Tuesday, September 11, 2012


At the risk of accusations of callowness, let me share with you my fifth-grade-level thoughts on what "tolerance" means to me. Please bear with me, I assure you I'm going somewhere with this and I don't want to encumber the main point with correct but nuanced distinctions.

Tolerance is to refrain from objecting to or forbidding aesthetically unpleasant activity. The chief difference (as I see it) between tolerance and acceptance is a feeling of revulsion. I tolerate things that gross me out, I accept things that are orthogonal to my interests. 

What does this have to do with euvoluntary exchange? I tend to think of euvoluntary exchange as acceptable to pretty much everybody. We've written here before on organ sales and I've echoed Jim Andreoni's point that much of the objection to trade in body parts is atavistic revulsion. For people to come round to the arguments we here at EE find compelling, they'd need to overcome that dreadful icky feeling and judge the (dare I say it?) consequences of their beliefs. They'd have to tolerate organ sales as beneficial to the greater good in spite of their deontological mores. 

I know this is just one example, but I have a hunch that acceptance and tolerance can help us shed light on the euvoluntary spectrum. I'm willing to claim that a good candidate for a demarcation line between euvoluntary and voluntary is the boundary between acceptable and tolerable. I'll put up with political advertising as tolerable despite my belief that it poisons minds because I find the alternative of state control of speech intolerable. I find TLC reality programming acceptable because I consume exactly zero of it and I don't see that it really does any meaningful damage to any of the culture that I care about.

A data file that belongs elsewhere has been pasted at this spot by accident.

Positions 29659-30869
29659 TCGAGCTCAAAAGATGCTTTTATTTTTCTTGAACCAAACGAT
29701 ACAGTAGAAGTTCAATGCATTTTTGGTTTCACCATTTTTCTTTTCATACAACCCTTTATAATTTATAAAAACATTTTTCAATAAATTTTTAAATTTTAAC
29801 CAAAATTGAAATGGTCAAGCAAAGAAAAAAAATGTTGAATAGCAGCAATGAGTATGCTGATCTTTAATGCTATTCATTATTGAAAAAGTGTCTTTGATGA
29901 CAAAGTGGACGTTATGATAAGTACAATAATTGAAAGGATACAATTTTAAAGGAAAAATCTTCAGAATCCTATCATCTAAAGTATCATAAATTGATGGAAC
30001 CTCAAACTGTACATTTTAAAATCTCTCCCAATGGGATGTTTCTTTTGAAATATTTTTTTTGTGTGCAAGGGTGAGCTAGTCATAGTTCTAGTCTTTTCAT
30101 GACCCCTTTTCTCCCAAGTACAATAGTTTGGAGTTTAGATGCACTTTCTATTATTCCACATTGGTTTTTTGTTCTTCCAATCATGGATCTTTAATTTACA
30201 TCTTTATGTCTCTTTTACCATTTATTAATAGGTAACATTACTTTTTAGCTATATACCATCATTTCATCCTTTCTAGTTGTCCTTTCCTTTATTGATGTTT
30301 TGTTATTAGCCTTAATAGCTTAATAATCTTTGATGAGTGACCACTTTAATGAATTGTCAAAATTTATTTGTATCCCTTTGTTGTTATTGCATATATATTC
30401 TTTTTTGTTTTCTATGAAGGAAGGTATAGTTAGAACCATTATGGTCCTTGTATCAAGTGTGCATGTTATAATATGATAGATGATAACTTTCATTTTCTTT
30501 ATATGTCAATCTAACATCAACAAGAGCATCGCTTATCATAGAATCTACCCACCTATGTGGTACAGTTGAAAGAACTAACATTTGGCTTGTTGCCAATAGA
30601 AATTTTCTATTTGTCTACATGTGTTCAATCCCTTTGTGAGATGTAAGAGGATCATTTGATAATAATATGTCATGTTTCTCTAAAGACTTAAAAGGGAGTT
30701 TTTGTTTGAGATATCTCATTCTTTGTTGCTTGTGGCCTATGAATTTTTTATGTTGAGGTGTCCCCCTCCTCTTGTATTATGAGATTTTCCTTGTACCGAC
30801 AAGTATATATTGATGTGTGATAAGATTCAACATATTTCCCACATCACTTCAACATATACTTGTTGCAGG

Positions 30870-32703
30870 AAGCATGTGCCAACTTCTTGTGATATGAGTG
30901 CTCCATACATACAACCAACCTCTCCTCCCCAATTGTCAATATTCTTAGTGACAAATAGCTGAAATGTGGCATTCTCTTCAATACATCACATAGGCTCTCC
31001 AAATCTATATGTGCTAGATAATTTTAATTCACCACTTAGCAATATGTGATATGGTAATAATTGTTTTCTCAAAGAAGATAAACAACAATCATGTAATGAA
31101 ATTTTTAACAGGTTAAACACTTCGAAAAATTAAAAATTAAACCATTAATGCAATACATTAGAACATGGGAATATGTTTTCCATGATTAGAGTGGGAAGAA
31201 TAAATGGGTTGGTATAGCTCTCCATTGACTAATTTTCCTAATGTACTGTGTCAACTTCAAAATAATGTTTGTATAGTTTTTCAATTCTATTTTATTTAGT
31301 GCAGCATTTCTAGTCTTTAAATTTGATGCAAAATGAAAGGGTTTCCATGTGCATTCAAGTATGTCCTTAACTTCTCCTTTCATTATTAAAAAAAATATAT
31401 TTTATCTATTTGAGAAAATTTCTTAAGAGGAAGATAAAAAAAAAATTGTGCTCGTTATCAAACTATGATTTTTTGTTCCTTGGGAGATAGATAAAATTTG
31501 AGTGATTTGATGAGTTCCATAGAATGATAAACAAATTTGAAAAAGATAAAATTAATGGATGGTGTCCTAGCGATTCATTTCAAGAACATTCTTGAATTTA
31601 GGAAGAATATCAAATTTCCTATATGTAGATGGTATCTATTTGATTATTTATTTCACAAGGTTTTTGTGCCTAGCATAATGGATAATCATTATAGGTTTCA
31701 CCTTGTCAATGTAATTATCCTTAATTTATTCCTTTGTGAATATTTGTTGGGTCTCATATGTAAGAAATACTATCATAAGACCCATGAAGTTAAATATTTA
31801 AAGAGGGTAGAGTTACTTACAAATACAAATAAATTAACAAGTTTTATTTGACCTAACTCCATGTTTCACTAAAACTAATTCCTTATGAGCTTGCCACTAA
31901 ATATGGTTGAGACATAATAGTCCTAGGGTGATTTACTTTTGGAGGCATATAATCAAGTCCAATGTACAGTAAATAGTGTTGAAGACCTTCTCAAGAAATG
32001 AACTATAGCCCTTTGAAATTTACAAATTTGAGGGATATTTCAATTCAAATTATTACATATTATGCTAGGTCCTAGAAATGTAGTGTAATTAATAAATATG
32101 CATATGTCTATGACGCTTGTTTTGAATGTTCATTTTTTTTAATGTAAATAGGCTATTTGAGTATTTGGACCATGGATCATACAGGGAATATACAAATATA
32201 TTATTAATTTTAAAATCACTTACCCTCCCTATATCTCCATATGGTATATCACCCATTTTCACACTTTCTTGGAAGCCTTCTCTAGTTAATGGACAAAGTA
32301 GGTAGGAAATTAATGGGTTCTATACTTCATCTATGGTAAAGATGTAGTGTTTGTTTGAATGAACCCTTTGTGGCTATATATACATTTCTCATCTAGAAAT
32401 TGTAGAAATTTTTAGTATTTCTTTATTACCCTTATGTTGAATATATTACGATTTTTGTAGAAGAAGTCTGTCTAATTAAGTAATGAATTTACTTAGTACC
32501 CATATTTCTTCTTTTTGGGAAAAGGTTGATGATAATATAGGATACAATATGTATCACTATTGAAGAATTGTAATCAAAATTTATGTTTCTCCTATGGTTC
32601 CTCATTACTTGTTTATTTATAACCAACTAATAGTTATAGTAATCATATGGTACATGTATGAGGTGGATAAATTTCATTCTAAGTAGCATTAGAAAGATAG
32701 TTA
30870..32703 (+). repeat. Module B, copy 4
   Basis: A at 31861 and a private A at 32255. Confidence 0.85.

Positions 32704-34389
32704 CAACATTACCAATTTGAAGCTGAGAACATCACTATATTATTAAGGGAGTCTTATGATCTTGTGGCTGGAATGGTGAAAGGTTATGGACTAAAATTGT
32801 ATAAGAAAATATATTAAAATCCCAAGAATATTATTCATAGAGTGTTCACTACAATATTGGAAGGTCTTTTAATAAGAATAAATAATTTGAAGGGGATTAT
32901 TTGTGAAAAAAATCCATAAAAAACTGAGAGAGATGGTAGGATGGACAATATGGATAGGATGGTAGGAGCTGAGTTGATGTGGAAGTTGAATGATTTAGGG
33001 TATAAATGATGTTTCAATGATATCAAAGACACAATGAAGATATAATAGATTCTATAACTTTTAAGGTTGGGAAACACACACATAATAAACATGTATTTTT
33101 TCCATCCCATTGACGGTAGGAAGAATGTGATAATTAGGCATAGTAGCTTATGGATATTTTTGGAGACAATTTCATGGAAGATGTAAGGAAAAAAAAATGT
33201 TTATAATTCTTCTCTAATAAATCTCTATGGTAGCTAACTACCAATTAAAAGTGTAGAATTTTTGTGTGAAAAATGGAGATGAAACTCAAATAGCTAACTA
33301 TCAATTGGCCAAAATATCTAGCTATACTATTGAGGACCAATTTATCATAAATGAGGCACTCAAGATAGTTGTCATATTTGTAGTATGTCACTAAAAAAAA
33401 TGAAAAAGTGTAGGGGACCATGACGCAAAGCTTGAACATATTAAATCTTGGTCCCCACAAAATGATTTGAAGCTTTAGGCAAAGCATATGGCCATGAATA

With that in mind, if you buy my description, do you think it's reasonable to consider tolerance as a latter-day virtue on either deontological grounds (which is how it's often sold) or consequentialist grounds (since more tolerance increases the universe of available transactions)? If not, what are the reasonable bounds on tolerance? If it's a matter of aesthetics, what moral arguments would you cite towards efforts to restrict tolerance or to limit the scope of commerce? Is this even an important consideration? Should tolerance remain a platitude we preach to children? Indeed, is it even being taught correctly?

Curious stuff.


  1. Was that revulsion thing Andreoni or Al Roth?

  2. For me, tolerance is just plain appealing. It's prime in my subjective moral framework. So I guess that puts me in the deontology camp.

    Tolerance, as you distinguish it from acceptance, is really close to the idea I've been throwing around lately of rejecting meddling externalities as relevant for K-H efficiency. Vanilla K-H includes the fact that there are some people out there that are disgusted by homosexuality, and therefore a ban on same-sex marriage assuages their sensibilities a bit. If we count this kind of revulsion on the other side of the ledger from the psychic benefits of increased marriage equality, the scales could tip to a side offensive to the tolerant individual.

  3. Yeah, I think you're right. Jim is altruism and crowding out. Roth is kidneys and yuckiness.


Do you have suggestions on where we could find more examples of this phenomenon?